David Litchfield, security guru and managing director of vulnerability assessment company NGS, told delegates at the Black Hat conference in Las Vegas that "database attacks are out there and these data breaches show it. They just aren't noticed at the time."
He said such attacks "offer the biggest potential for fraudulent activity and damage to companies' reputations and customer confidence."
Litchfield pointed out that the large number of data breaches this year were proof of how bad the situation was.
He added that not only were vendors to blame for vulnerabilities within database products, but also that deployment problems also proved a headache with poorly configured databases and improper access permissions.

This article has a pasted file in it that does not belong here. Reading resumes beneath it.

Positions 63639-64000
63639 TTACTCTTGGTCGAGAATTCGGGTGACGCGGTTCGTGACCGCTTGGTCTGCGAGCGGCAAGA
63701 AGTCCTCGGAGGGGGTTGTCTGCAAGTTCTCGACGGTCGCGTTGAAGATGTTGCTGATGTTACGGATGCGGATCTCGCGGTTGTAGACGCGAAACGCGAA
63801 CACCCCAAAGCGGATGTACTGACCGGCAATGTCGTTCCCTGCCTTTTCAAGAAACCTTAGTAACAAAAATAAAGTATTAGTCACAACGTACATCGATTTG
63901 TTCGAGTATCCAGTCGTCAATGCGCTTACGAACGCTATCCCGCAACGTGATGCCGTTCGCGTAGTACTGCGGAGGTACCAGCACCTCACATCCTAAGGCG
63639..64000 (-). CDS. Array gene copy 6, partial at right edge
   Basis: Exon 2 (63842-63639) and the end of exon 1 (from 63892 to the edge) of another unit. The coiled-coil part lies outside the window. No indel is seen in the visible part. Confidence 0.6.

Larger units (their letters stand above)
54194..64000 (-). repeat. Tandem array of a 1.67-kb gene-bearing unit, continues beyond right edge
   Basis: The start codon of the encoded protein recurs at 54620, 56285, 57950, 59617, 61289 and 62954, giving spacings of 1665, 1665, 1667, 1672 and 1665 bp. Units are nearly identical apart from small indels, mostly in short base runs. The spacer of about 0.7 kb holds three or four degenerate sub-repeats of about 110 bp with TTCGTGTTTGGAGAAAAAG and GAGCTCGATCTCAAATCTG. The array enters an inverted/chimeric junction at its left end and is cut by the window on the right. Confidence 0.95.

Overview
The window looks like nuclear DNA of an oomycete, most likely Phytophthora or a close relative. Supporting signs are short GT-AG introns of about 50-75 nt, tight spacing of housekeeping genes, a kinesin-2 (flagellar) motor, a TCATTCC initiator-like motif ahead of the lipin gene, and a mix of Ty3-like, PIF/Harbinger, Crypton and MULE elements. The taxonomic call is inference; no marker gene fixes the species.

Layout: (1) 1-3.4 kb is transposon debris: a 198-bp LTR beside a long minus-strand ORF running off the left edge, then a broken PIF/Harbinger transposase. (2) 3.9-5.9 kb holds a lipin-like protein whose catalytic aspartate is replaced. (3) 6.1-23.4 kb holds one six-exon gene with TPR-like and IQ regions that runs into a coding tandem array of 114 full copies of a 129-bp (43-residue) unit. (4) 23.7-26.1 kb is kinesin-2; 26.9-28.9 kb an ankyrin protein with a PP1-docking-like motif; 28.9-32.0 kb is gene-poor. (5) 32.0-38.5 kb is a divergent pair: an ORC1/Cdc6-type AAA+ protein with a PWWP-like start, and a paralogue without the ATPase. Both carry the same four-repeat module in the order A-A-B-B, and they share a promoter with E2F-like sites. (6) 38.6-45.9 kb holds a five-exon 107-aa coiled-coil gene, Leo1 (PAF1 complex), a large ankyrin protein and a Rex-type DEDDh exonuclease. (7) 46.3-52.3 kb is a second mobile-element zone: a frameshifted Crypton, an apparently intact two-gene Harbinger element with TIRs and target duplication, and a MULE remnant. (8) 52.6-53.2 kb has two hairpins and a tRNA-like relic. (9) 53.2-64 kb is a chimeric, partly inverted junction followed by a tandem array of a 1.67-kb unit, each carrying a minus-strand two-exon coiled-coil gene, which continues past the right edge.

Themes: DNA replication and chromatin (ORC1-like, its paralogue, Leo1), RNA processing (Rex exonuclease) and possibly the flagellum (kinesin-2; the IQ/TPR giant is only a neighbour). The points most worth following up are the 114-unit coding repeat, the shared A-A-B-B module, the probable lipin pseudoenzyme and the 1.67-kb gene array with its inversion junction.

Other experts pointed out that many databases were left with default passwords on them that were easy to find on the internet.
"Organizations should audit the configuration and usage of databases by intelligently logging interactions with the database," said Dr. Steve Moyle, founder and CTO of Secerno. "Anyone setting up a database should strive for least privilege access always."